Since 2015 Bernhard and Cordula Kotanko have been based in Asia and this has given them unlimited access to Asian contemporary art, both in their backyard of Hong Kong and the surrounding regions. The various countries represented in the collection, for example Singapore, China, Japan, Indonesia and Vietnam, just to name a few, have their own unique histories of wars, colonization and conflicts with western regimes. In some cases these quite recent contentions significantly shape the identities of contemporary artists and their creative environments. The Kotanko Collection has a strong representation of artists from China: Beginning with leading representatives of the Star Group, such as Huang Rui and Ma Desheng, which paved the way for new art to emerge in the post-Mao era, and further for innovative voices in recent movements like Liu Wei, Xu Zhen, Wang Jianwei and many others. The collection also celebrates strong female artists across Asia, including key works from Xiao Lu and Zhang Yanzi from China, Lee Bul from Korea and Maria Taniguchi from the Philippines. The focus of the Asian Contemporary Art collection importantly highlights art that conveys a strong social and political message, either directly or implicitly. One specific example is Liu Chuang’s (China) iconic installation Buying Everything on You, 2014, looks at how materialism and pervasive industry is irreversibly impacting the way people live. With rapid changes in technology and a general rise in affluence, there has been an unprecedented level of change in the cultural structures within China. Li Qing(China) similarly grapples with the disappearance of traditional culture, by salvaging discarded windows and doors as substrates for his paintings. In this way his practice is immortalizing a piece of China’s architectural history that is vanishing from the horizon. Din Q. Le’s (Vietnam) processes the cruelties in Cambodia inflicted by the Khmer Rouge regime (1975-79) on its citizens, with monumental photographic weavings of the torture chambers and historic sites where these atrocities occurred. Photographer Akiq Aw (Indonesia) critically addresses the family engineering policy in Indonesia under Suharto, which despite the promise of much renewal was a dark spot on Indonesia’s history. On the first glance the colorful and vibrant paintings of Pow Martinez  (Philippines) seem to conceal the grotesque subject matter. The struggles of living under the Marcos’ regime are represented by mutants, monsters, demons, and deviants, that appear to transform amidst weird landscapes or disintegrating urban scenarios of his lush tableaux’s. Izumi Kato (Japan) and Mulyana (Indonesia) take a more playful approach to how they reflect on larger human concerns. Kato, who is represented with several major works in the collection, for example created a large sculpture which combines three hand carved, life sized surreal figures that are laying on their backs facing upward. Their arms and limbs become plants suggesting our inescapable relationship with the natural world. Mulyana’s magical oeuvre points to the erosion of the global oceanic ecosystems with his intricately knit and crocheted soft sculptural installations that depict a beautiful and harmonious world of sea creatures and coral reefs, that exist beneath the surface of the water.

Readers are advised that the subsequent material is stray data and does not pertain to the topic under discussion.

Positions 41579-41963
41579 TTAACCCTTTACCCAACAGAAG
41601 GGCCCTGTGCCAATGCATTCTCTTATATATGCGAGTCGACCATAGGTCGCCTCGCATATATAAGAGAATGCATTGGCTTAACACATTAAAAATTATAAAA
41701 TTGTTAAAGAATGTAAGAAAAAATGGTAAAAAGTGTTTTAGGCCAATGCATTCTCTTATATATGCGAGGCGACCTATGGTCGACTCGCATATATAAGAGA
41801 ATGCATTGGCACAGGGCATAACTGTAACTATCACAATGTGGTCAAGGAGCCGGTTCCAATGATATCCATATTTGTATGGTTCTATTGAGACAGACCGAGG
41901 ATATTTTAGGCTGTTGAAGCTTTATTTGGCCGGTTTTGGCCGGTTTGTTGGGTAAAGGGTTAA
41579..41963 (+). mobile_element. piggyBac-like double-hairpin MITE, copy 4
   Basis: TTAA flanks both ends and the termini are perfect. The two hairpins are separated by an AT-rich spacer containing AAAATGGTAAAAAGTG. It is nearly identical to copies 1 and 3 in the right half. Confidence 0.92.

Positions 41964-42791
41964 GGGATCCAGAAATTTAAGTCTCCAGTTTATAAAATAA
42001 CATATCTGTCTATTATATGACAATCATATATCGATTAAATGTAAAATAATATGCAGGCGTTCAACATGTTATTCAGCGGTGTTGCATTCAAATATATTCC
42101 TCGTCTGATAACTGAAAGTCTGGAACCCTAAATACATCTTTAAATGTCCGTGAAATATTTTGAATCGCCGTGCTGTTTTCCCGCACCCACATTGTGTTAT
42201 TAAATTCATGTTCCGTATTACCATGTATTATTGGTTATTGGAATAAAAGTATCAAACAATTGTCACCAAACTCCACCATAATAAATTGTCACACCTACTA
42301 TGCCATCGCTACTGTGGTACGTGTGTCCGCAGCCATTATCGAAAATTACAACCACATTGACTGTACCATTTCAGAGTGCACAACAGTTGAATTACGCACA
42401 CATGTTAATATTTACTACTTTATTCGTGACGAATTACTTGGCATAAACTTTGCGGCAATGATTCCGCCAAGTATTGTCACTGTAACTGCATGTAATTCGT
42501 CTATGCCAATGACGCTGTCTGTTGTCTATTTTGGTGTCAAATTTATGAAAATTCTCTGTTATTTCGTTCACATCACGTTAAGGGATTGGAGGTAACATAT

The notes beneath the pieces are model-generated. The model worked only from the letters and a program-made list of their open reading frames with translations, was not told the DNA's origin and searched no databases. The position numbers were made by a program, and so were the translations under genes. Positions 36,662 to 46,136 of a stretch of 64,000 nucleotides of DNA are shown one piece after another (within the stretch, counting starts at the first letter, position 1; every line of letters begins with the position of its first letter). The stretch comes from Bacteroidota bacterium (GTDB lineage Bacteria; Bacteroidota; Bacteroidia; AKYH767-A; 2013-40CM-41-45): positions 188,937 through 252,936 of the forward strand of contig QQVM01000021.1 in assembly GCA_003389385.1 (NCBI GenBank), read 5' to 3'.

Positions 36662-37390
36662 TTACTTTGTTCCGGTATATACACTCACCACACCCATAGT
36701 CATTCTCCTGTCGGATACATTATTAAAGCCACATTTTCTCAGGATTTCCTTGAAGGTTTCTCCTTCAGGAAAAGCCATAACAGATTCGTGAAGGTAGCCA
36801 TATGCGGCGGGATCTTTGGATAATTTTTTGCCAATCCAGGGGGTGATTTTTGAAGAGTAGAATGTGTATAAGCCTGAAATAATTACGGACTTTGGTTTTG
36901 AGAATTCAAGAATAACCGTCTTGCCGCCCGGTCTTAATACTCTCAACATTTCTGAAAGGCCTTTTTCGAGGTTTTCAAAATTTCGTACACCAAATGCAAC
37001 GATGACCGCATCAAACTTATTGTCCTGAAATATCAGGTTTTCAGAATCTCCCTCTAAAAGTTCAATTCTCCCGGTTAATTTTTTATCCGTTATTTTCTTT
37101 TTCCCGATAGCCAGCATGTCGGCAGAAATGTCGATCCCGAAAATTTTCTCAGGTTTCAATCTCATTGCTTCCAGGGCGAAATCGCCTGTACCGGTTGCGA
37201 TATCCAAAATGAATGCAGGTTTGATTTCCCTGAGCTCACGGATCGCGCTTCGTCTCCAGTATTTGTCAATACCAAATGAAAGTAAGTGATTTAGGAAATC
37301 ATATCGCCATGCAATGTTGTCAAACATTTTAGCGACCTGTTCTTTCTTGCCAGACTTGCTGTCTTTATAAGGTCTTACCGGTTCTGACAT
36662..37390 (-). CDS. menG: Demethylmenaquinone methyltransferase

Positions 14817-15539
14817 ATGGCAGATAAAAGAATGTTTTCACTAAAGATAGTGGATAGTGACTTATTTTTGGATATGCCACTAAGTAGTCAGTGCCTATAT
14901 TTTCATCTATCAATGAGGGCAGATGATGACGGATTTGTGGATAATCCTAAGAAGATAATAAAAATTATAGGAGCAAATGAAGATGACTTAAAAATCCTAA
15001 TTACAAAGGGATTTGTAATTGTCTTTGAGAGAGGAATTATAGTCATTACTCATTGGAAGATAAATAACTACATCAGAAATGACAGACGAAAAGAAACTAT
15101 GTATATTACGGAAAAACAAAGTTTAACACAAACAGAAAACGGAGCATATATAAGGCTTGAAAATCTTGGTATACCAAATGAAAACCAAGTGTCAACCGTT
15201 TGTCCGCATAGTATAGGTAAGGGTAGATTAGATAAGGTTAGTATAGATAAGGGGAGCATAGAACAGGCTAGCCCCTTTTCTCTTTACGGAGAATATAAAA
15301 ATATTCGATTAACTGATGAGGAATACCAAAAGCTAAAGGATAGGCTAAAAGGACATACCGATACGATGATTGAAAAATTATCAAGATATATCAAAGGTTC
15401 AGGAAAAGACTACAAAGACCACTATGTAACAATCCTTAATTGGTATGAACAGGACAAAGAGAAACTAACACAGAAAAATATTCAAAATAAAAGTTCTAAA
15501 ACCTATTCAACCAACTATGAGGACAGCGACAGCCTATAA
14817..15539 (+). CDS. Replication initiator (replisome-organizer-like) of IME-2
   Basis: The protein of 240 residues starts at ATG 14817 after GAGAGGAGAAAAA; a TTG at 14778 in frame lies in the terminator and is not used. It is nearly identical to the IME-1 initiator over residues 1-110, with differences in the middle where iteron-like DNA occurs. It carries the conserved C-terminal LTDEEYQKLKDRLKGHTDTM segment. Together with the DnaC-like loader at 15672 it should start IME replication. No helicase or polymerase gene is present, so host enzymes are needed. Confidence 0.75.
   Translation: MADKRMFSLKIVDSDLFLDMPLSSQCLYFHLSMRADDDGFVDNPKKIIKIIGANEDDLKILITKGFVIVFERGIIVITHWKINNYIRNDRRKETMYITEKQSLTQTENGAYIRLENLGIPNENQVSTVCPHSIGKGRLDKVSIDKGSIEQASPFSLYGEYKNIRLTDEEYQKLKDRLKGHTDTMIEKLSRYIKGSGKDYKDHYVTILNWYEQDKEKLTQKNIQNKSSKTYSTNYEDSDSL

The roots of the collection are in Vienna, Austria, where one can also view parts of the collection at the Art Tank. With an initial focus on established Austrian artists like Arnulf Rainer, Hubert Scheibl and Hermann Nitsch, the collection has grown to also include many important artists from multiple generations that grew out of the dynamic foundation of the Austrian art scene of the 1960s and 1970s. Vienna has always been a hub of great ideas, which was particularly vibrant around the turn of the twentieth Century with artists from every intellectual discipline and gave birth to artists like Gustav Klimt and his peers. More recent postwar movements, such as the Vienna Actionism and post-expressionistic painting, challenged the status quo and were deeply engaged in the international dialogue . Artists like Walter Pichler, and later Bruno Gironcoli for example, were innovators in rethinking new forms of sculpture and redefining its materiality, which paved the way for significant artists such as Franz West and Brigitte Kowanz to push the boundaries of their medium.  Brigitte Kowanz (Austria) is represented in the collection with a beautiful mirror and neon work titled Twitter 21.06.2006, 2017, is a poignant work in her oeuvre which talks about the transformation of language we are experiencing in our digital and mobile technologies. Kowanz is interested in the intersection of light and language, and how  these new technologies influence our contemporary phenomenology. Her light sculptures are based on specific modes of communication that are translated into dots, lines or squares that are illuminated and reflected back to the viewer on the mirrored surface. Capturing the spirit of our time, a recent sculpture by Erwin Wurm titled Trip (Taschenskupturen), 2021, astutely points to the ways we have been limited due to the global pandemic. This work is part of a larger series of cast, luxury bags that are sprouting human appendages. These objects also accentuate our dependence on objects and obsession with materialism. Known for his action-based One Minute Sculptures, his work is simultaneously static and performative by coming performance and sculpture in intriguing ways.  In the last decade Martha Jungwirth has been recognized internationally as an important figure in painting. Her large, sometimes expressionistic paintings, are emotionally visceral and oscillate between figuration and abstraction. She applies a plein-air approach to all her work: Her methodology radiates immediacy and freedom, as she reacts to the environment around her. And still there is a certain amount of control in her gestures that allows her to transmit compacted energy in a way that is not often seen in the work of her younger counterparts.